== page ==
X-linked recessive inheritance

Used to describe a characteristic or condition in which an alteration in one gene on the X chromosome causes the condition in males but not usually when females have one copy of the altered gene.  Males have only one X chromosome, the other sex chromosome being a Y chromosome;  females have two X chromosomes. 

Female-x-linked-inheritance-small-imageMale x-linked inheritance

X-linked recessive conditions

X-linked recessive conditions are caused by a gene alteration on the X chromosome.  As males have only one X chromosome, if they have a gene alteration on their X chromosome they will develop the condition.

Females rarely show signs of X-linked recessive conditions as they usually have a second unaltered copy of the gene on their other X chromosome to compensate for an altered gene (see X-inactivation).  A female who has a gene alteration on one of her X chromosomes is said to be a carrier for the X-linked recessive condition.

Males transmit their Y chromosome to their sons.  This means that sons will not inherit an X-linked recessive condition from their father.

x-linked-recessive-pedigree-example

Features of X-linked recessive inheritance that you may see on a family tree include:

  • males affected almost exclusively
  • the gene alteration can be transmitted from female carriers to sons
  • affected males cannot transmit the condition to their sons.

When the mother is a carrier for an X-linked recessive condition, each daughter has a 1 in 2 (50%) chance of inheriting the gene alteration and so being a carrier for the condition.  Each son has a 1 in 2 (50%) chance of inheriting the gene alteration and so inheriting the condition. 

When the father has an X-linked condition, his sons will not be affected.  His daughters will be a carrier for the condition.

Examples of X-linked recessive conditions include:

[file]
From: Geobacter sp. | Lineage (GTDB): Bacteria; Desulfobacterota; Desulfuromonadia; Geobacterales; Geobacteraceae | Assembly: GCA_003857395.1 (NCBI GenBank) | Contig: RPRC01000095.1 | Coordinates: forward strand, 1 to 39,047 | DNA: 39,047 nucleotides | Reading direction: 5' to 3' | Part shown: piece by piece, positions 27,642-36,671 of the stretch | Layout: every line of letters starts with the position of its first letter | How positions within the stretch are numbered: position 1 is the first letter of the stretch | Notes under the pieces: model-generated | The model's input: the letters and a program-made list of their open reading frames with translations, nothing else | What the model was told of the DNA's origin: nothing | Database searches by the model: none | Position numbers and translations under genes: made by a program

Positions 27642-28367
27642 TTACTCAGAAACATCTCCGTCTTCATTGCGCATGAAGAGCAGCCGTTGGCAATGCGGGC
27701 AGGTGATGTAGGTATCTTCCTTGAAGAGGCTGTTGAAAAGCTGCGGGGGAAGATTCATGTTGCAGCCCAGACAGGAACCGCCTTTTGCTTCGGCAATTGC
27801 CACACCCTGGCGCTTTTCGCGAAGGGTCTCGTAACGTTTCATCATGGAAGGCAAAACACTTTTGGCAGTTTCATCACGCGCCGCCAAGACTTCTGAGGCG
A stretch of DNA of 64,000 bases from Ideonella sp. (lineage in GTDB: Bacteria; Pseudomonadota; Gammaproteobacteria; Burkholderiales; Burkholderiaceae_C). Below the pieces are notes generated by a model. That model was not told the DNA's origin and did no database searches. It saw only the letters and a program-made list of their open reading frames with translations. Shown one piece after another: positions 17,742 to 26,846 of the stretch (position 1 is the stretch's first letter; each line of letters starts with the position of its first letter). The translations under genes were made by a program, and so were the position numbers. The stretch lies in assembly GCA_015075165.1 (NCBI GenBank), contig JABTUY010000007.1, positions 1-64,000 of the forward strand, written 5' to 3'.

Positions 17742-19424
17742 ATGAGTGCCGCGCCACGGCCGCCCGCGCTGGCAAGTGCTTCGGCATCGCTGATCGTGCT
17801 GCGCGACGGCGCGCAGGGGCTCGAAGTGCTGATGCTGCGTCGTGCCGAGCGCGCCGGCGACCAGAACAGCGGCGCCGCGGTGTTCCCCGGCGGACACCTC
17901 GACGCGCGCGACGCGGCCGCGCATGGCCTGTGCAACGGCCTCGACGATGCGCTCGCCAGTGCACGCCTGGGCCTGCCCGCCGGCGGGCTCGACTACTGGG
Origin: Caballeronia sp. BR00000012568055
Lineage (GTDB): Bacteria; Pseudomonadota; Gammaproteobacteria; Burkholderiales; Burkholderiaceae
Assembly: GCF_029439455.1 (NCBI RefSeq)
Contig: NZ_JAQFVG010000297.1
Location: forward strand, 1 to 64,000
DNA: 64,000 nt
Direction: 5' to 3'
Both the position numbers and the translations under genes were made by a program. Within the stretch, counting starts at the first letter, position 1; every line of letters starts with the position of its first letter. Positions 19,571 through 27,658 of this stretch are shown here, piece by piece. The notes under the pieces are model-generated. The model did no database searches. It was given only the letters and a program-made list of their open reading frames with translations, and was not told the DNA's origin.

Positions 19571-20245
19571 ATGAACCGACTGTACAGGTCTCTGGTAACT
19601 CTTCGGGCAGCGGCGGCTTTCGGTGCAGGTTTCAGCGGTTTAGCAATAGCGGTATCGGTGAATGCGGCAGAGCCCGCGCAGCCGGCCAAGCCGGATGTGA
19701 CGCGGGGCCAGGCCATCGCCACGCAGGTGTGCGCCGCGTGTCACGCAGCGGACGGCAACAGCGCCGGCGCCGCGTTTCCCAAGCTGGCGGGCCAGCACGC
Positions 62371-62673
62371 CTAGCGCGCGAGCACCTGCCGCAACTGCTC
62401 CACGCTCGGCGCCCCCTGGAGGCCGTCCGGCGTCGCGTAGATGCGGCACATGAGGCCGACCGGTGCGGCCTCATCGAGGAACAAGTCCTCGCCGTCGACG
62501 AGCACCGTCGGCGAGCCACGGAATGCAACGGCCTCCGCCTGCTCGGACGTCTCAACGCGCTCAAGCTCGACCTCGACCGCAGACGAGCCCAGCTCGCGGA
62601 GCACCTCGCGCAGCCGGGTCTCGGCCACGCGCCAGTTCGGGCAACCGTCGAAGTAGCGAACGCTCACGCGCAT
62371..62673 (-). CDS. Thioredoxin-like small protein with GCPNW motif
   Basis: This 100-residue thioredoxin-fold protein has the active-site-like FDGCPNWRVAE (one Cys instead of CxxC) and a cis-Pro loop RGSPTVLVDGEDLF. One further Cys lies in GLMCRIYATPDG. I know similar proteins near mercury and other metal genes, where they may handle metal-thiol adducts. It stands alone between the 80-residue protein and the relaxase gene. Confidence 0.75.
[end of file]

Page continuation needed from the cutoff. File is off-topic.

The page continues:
X-linked recessive inheritance - where the mother is a carrier for the condition

X-linked recessive inheritance - where the father has the condition

 

X-inactivation

In the very early female embryo, when only a few cells in size, one of the X chromosomes is switched off (inactivated) in every cell present.  This happens separately in each cell at random, but determines which X is "inactivated" in the female child or adult in all the descendant cells from that one cell.  Where female carriers of an X-linked recessive condition do manifest some symptoms, this can be due to a less random (skewed) X-inactivation process, or if they do not have a normal copy of that gene.

X-linked dominant

The inheritance pattern describing a dominant trait or condition caused by a mutation in a gene on the X chromosome.  The condition is expressed in heterozygous females as well as males, who have only one X chromosome.  Affected males tend to have more significant disease than affected females.  Disorders inherited in this manner are relatively rare.

Further resources

Visit our 'Explaining inheritance' section for a template to use in clinical practice, to help you explain autosomal and x-linked inheritance to patients. For chromosomal conditions you'll find worksheets showing pictures of real chromosomes down the microscope for males, females, Down, Patau, Edwards, Turner and Klinefelter syndrome. These can be used to help a patient understand the physical basis of a chromosomal condition in a family.

If you teach genetics, take a look through our presentations section for PowerPoint packages on a variety of topics including inheritance, conditions and family history.